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HR spring cleaning: Employment document retention guidelines

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in Office Management,Records Retention

In the name of organization, HR professionals and managers alike have been known to accidentally discard a document, whether paper or electronic, that they shouldn't have. So, in your quest to clean out overflowing file cabinets or email inboxes for the new year, take your time and follow these guidelines.

Double-check any document related to the following topics, which have specific retention periods mandated by law (examples included):

  • Hiring. Under Title VII, job applications and résumés must be kept for one year from the date of submission, and pre-employment tests must be kept for one year from the date of the test. The Immigration Reform and Control Act requires Form I-9 to be retained for three years from the date of hire or one year after termination, whichever is later.
  • Termination. Documents related to layoff, recall, and reduction-in-force must be kept for one year from the date of the action as per Title VII.
  • Promotion and demotion. Title VII also stipulates that records of promotions and demotions must be kept for one year from the date of the action.
  • Work hours. Under the Fair Labor Standards Act, time sheets or time cards must be kept for two years after the record is made.
  • Leave. Under the Family and Medical Leave Act, records of the dates of leave taken under the Act must be kept for three years.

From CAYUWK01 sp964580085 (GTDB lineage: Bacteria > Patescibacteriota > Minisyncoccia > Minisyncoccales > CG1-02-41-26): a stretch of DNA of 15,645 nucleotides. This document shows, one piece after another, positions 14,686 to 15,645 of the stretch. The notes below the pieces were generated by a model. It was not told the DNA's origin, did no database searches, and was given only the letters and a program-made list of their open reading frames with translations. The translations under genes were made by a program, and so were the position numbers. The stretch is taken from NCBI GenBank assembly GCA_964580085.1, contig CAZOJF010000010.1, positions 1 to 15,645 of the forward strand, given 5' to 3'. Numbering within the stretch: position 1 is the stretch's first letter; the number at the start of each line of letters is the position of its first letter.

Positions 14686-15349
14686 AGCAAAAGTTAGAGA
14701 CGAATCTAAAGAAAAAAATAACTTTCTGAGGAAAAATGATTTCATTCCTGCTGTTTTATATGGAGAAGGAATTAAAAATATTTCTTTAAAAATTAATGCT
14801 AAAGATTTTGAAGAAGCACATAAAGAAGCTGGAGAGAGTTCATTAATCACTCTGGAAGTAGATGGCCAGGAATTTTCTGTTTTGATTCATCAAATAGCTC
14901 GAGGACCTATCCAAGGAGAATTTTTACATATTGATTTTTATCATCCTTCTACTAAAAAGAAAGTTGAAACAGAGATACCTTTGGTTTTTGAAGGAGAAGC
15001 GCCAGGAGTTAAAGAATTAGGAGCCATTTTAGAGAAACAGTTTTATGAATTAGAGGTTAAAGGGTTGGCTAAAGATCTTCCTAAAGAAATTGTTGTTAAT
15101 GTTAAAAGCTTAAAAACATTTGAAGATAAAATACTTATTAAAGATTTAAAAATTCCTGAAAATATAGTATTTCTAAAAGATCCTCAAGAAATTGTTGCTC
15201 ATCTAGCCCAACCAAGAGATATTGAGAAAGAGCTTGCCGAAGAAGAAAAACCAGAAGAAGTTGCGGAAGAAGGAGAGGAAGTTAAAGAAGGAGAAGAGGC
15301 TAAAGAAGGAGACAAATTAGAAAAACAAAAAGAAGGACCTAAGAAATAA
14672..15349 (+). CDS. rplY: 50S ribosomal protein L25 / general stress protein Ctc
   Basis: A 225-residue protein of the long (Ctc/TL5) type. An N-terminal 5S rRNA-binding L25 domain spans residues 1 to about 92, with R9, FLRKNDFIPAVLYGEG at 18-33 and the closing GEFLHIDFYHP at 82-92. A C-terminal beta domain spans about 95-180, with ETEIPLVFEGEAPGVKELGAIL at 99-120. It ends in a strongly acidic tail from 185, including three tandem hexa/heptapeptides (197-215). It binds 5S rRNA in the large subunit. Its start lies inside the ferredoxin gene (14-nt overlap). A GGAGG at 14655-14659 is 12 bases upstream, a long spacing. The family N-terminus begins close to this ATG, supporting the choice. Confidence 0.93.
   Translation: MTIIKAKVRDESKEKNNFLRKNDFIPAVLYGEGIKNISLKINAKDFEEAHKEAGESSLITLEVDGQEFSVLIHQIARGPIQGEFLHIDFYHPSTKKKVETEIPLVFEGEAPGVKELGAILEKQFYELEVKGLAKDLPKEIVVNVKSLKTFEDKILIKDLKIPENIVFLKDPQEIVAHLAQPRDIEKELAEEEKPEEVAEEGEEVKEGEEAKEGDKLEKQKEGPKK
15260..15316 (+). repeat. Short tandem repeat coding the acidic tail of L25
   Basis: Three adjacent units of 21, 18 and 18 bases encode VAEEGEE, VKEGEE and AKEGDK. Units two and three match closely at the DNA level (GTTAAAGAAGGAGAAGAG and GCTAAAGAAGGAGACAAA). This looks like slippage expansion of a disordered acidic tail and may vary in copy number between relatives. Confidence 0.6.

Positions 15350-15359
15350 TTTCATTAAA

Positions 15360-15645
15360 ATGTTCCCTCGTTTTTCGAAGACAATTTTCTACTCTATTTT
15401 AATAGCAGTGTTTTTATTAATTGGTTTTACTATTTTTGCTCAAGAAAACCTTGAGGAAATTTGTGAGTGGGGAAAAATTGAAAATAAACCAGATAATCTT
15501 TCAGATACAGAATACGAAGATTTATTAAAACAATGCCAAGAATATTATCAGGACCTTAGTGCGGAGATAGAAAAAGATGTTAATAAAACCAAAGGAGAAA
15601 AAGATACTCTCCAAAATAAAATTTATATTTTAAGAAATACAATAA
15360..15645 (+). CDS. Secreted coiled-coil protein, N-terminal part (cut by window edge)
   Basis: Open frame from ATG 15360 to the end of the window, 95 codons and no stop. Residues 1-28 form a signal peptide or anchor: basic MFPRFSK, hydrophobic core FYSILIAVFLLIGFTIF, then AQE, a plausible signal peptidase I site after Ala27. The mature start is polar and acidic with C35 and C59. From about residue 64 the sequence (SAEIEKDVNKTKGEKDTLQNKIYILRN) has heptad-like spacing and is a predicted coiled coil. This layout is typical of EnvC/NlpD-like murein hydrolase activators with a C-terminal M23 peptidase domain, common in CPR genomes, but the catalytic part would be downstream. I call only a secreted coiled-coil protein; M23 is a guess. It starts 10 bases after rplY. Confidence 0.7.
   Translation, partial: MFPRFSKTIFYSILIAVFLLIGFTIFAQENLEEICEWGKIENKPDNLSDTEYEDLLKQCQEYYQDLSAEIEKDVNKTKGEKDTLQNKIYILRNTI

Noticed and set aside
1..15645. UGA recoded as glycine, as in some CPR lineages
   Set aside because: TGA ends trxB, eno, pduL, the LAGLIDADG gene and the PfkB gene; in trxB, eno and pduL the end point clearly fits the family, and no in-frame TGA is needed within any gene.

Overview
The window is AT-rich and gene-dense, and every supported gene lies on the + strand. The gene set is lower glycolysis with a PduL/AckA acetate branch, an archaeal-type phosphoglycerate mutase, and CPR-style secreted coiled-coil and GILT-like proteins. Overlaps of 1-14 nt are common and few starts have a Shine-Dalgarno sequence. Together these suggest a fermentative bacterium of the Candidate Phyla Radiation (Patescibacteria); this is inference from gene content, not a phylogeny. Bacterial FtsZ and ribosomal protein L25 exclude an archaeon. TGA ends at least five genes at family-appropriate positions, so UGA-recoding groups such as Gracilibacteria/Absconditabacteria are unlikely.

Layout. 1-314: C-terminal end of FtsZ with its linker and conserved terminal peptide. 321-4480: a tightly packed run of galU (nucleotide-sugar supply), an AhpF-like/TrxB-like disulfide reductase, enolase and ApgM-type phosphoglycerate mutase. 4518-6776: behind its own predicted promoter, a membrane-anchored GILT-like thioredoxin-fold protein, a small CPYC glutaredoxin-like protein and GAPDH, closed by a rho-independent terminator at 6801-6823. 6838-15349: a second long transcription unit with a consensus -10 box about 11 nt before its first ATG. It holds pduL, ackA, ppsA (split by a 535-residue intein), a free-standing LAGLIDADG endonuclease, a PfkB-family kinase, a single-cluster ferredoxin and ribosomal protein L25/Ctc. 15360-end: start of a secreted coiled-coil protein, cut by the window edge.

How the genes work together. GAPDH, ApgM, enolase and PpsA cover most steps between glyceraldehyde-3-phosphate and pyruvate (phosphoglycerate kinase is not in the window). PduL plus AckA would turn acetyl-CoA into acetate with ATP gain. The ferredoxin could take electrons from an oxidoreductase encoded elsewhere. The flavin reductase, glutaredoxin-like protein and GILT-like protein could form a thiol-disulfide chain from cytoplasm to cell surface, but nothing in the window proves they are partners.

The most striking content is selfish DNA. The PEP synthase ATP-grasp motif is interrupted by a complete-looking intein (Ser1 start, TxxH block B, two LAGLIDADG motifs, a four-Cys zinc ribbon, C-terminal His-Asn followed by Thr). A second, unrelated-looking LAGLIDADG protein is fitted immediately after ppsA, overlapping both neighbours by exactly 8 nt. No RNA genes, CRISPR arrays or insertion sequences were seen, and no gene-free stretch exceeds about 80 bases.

• Accommodation. Requests for reasonable religious accommodation must be kept for one year after the record is made as per Title VII. Under the Americans with Disabilities Act, requests for disability-related reasonable accommodation must also be kept for one year after the record is made.
  • Training. Under Title VII, documents related to the selection of employees for training opportunities must be kept for one year.

To ensure that emailed documents don't fall through the retention cracks, avoid using your inbox as a catch-all folder. This is crucial if your company has a system of deleting all messages contained in employees' inboxes after a certain number of days.

What you should do is create folders based on business needs. Turn off any automatic deletion features for these folders; consult with IT if necessary. Read a message, act on it as necessary (e.g., answer a question, follow a directive), and then delete or move to a specific folder. Remember, sort emails according to subject matter, and not subject line.

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